See Gaelic! Gareth Hughes 17:37, 17 September 2005 (UTC)

Isle of Coll[edit]

I am trying to trace my family history, which seems to originate on Coll. The farthest back I can go is 1720 and the place name appears to be "Triallon" or some variation thereof. Is this a town, county, burgh or whatever on Coll? Or could my ancester have travelled from a neighbouring island? Is there a Museum or Government Office on Coll which I could access? TI can be reached at: Thanks for your assistance, Linda D. MacDonald ----

According to our Coll article, it has a population of less than 200 people, so it's probably not that hard to research the genealogy of the entire island. A Google search for isle of coll turns up a number of interesting links, including this one from the Isle of Coll Association with a map on it. There is an email address on that page, which might be a good place to ask. --Robert Merkel 12:24, 18 September 2005 (UTC)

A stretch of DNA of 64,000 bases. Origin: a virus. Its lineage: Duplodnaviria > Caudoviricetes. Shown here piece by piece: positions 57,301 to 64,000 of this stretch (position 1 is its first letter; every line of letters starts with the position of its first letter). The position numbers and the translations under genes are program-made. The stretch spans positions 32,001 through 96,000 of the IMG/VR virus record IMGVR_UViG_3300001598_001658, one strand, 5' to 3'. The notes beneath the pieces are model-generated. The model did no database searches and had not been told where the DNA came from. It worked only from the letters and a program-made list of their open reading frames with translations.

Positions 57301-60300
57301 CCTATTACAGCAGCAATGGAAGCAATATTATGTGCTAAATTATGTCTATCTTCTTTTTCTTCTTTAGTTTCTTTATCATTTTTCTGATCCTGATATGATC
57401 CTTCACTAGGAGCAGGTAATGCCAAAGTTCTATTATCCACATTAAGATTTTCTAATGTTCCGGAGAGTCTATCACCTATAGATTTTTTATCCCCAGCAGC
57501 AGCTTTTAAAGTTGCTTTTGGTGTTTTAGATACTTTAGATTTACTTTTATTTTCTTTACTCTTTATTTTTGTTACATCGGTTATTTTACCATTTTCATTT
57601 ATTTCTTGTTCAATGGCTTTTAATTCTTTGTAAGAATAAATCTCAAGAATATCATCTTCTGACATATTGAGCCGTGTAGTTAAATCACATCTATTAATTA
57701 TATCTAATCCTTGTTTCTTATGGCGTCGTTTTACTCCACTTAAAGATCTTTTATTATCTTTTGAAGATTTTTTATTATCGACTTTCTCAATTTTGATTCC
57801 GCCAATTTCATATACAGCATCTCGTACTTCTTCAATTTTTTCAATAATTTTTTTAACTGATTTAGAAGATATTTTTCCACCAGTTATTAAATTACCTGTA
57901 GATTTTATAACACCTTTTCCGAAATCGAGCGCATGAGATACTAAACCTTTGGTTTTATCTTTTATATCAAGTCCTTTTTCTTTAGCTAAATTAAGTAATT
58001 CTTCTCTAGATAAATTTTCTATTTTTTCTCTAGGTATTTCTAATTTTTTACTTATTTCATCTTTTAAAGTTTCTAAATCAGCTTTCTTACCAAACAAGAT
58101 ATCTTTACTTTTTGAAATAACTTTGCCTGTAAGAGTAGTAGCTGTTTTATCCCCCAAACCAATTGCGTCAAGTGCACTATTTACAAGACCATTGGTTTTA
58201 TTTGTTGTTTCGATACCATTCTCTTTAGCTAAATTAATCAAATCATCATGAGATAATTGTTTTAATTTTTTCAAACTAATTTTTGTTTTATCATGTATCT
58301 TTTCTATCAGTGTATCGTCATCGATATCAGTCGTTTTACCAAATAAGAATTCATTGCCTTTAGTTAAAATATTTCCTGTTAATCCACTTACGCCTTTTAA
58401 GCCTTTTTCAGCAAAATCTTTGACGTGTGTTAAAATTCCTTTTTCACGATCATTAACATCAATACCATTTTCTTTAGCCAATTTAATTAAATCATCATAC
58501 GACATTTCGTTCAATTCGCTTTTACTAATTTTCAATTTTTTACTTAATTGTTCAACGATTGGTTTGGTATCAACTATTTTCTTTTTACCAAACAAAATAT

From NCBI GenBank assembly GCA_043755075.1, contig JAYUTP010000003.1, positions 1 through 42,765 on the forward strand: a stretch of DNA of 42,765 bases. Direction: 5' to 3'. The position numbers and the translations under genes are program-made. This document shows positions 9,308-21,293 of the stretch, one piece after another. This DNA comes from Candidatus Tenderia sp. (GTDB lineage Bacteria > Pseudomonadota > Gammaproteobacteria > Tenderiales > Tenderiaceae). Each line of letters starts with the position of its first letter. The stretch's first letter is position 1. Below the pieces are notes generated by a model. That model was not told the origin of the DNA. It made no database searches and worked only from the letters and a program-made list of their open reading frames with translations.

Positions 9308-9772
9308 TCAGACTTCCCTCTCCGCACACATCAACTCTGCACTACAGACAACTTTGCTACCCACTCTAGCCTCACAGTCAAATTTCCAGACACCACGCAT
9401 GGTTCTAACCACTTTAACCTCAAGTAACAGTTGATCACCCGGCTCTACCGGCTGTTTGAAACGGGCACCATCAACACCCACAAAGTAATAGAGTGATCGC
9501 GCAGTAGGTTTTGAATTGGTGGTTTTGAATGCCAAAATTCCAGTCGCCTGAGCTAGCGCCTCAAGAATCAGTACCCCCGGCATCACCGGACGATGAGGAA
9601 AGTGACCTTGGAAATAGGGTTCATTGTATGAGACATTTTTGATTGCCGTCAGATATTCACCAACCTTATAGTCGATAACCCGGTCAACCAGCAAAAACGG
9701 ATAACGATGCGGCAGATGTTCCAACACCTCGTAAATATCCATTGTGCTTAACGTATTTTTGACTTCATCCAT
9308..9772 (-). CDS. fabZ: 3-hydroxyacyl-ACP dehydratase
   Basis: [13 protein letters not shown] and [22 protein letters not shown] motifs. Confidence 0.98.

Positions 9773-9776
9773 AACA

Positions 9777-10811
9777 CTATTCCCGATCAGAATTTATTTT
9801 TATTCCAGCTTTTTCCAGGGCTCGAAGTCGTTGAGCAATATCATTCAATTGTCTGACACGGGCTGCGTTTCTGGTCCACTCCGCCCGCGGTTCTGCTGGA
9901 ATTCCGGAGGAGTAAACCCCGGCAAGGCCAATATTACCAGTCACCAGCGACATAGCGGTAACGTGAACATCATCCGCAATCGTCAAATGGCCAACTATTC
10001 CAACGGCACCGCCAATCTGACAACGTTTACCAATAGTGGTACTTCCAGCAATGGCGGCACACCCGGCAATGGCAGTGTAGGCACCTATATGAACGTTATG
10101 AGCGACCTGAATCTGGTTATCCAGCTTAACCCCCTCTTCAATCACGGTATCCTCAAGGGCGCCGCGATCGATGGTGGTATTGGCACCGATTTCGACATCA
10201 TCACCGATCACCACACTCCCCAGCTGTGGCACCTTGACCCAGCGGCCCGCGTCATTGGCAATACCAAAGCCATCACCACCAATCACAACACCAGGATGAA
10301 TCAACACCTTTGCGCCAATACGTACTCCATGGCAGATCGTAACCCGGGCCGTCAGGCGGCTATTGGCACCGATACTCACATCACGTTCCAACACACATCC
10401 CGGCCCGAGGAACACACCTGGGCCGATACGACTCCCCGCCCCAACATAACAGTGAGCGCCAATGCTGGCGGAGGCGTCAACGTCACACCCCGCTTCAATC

What M&M's stand for[edit]

What do M&M's stand for?

Check out M&M's. The answer is there. Joyous (talk) 22:12, 17 September 2005 (UTC)

TV Cubes Website[edit]

I remember seeing a website that sold little cubes that you would stick on your television screen (with a little suction cup) and when you filled the screen with these cubes the cubes would all light up with the light that it gets off from the tv. anyone know the address of this site? i forgot it, and ive tried all kinds of queries on google : ( chris